|Received:||6/11/2006 9:42:47 AM|
|Subject:||Business Opportunity Rule|
|Title:||Notice of Proposed Rulemaking|
|CFR Citation:||16 CFR Part 437|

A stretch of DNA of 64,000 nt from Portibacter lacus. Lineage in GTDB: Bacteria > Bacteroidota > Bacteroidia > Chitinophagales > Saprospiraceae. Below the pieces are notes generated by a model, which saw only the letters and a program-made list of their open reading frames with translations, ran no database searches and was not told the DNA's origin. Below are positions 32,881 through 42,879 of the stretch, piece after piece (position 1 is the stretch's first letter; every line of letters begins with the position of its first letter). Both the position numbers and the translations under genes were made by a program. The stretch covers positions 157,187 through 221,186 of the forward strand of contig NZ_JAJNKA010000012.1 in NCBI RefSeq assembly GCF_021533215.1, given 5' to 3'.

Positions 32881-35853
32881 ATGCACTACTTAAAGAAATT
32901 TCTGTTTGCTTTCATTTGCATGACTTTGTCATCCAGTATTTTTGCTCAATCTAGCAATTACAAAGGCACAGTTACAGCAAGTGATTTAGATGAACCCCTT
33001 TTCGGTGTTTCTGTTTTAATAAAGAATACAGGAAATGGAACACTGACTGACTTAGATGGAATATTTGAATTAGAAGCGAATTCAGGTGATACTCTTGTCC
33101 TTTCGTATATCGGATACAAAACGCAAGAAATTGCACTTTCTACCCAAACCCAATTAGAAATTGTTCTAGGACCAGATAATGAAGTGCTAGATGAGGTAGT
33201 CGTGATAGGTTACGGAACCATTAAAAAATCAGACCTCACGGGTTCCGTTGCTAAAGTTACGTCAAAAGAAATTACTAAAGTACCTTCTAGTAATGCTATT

Comments:There are specific sections in the proposed rule that will make it very difficult, if not impossible, for me to sell Young Living's products. Like myself, the vast majority of Young Living distributors promote the purchase of product rather than any business opportunity. 7-Day Waiting Period Very confusing, the proposed rule is the 7-day waiting period to enroll new distributors. Starter Kits cost $50.00, and contains products, samples, training materials, etc., purchasers become distributor and granted special discounted pricing. No commissions and the company just covers its costs. Young Living fully refunds this cost if they decides to send it back. Requiring a 7-day waiting period before a distributor is allowed to even place an order would be destructive to the businesses of thousands of distributors who are building a business around Young Living's products. It would be quite burdensome to keep such detailed records of when I spoke with every single person about Young Living, and it would create lots of unnecessary paperwork to send these reports.. Litigation Information The release of any information regarding lawsuits involving misrepresentation or unfair or deceptive practices, regardless of whether the company was found innocent or not. Today, anyone or any company can be sued for almost anything. It does not make sense to me that I would have to disclose these lawsuits unless Young Living were found guilty. This company and I are put at an unfair disadvantage even though the company has done nothing wrong. To release this information would be misleading to prospective distributors. References: Disclosure of a minimum of ten prior purchasers nearest to the prospective purchaser. I am glad to provide references, but, in this day of identity theft, I am very uncomfortable giving out the personal information, particularly without their approval. People are very concerned about their privacy and identity theft. Giving away this information could damage the business relationship of the references who may be involved in other companies or businesses, including those of competitors. In order to get the list, I would need to send the address of the prospective purchaser to Young Living headquarters and then wait to receive the list. I also think the following sentence required by the proposed rule will prevent many people from wanting to sign up as a distributor: “If you buy a business opportunity from the seller, your contact information can be disclosed in the future to other buyers.” Further, Young Living simply does not sell “business opportunities” in this fashion. Cancellation people decide to stop purchasing or purchase very sporadically and lose their distributor status. Maintaining such lists and providing them to every potential distributor and wholesale customer would be an unrealistic burden. Exemption For about 25 years the FTC's Franchise Rule included only those opportunities that required a buyer to make a payment of at least $500 within the first 6 months of operation. Any buyer making payments of less than $500 within the first 6 months was exempt from further requirements. The April 12, 2006, proposed rule completely eliminates this $500 exemption! In 1979, to justify the reasonable $500 exemption, the FTC wisely said: “When the required investment to purchase a business opportunity is comparatively small, prospective purchasers face a relatively small financial risk.” This is still true today. This exemption is necessary because without such an exemption, the proposed rule places an unreasonable burden on tens of thousands of Young Living distributors, like myself, and on millions of direct selling and network marketing distributors throughout the US. This would be devastating to the growth of my business and that of millions of Americans. I believe that the proposed application of this rule to my business constitutes an unjustified overreaching. Please reinstate at least a $500 exemption.